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There are many respiratory sounds that can be made by your canine or feline companion.

Some sounds are more concerning and merit an immediate examination by a veterinarian. Other audible respiratory patterns should cause an owner to take notice, but don’t necessarily need to be evaluated at three in the morning at an emergency veterinary hospital.
One of the most common respiratory patterns exhibited by dogs and cats that often causes some degree of alarm to unexperienced owners is reverse sneezing. Inspiratory paroxysmal respiration, mechanosensitive aspiration reflex, and pharyngeal gag reflex are scientific terms for reverse sneezing.
How can an owner tell the difference between reverse sneezing, regular sneezing, coughing, and choking?

With some awareness, experience, and common sense you’ll soon be able discern among these audible respiratory sounds your pet may make.

Coughing

Coughing is a forceful exhalation through the mouth typically paired with abdominal contraction to expel material from throat, trachea (windpipe), or lungs. Coughing can be productive (expelling mucus, liquid, or other substance) or non-productive (dry).

Choking

Choking is a reflex-like expulsion through the mouth of material that inadvertently gets stuck in the throat or enters the trachea. Generally, the term choking can be used interchangeably with gagging.

Sneezing

Sneezing involves vigorous evacuation of microscopic or visible materials from the nose or nostrils. Environmental allergens (pollen, mold, etc.) and irritants (dust, smoke, incense, etc.) cause inflammation in the nasal passages and lead to sneezing. Dry sneezing simply involves air being forcefully expelled. Wet sneezing may yield clear liquid, mucus, blood, or other fluids. Additionally, foreign material like a plant awn (foxtail, etc.) or a blade of grass can be cleared during sneezing.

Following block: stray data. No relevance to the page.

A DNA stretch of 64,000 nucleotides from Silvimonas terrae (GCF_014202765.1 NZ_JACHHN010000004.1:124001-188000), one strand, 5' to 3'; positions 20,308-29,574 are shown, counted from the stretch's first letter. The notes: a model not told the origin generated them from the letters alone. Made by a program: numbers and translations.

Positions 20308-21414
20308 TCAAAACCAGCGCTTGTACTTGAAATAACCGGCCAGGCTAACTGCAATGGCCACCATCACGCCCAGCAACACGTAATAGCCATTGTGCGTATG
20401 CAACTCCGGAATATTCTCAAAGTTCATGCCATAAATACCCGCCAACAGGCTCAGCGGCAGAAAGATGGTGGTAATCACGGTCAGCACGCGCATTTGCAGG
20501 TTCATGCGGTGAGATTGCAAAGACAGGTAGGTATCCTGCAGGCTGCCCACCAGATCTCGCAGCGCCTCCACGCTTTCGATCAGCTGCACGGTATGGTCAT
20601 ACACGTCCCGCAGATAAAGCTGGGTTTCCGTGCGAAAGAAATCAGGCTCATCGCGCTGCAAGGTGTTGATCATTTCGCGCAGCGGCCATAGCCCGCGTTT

Reverse Sneezing

Reverse sneezing is a rapidly repeating pattern of inhalation and exhalation in attempt to remove allergens and irritants from the nasal passages. The mouth is typically partially or fully closed to permit the primary movement of air to occur through the nose.
During reverse sneezing, your pet may exhibit postural changes, including, standing still, extending the head and neck, angulation of the elbows away from the body (elbow abduction), sudden movement of the head in a reverse motion, and abdominal contractions.

Read More
Reverse Sneezing: Causes, Treatments, and Prevention | The Honest Kitchen Blog
 

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reverse sneezing sounds like choking and honking at the same time. I will never forget the first time my shih tzu x australian terrier jessie had reverse sneezing at 4am when not even 6 month old it woke me up from deep sleep and i thought she was going to die. I was so worried i posted on this forum in the health section on if need to go to vet etc then someone showed me video of reverse sneezing and bingo!
 
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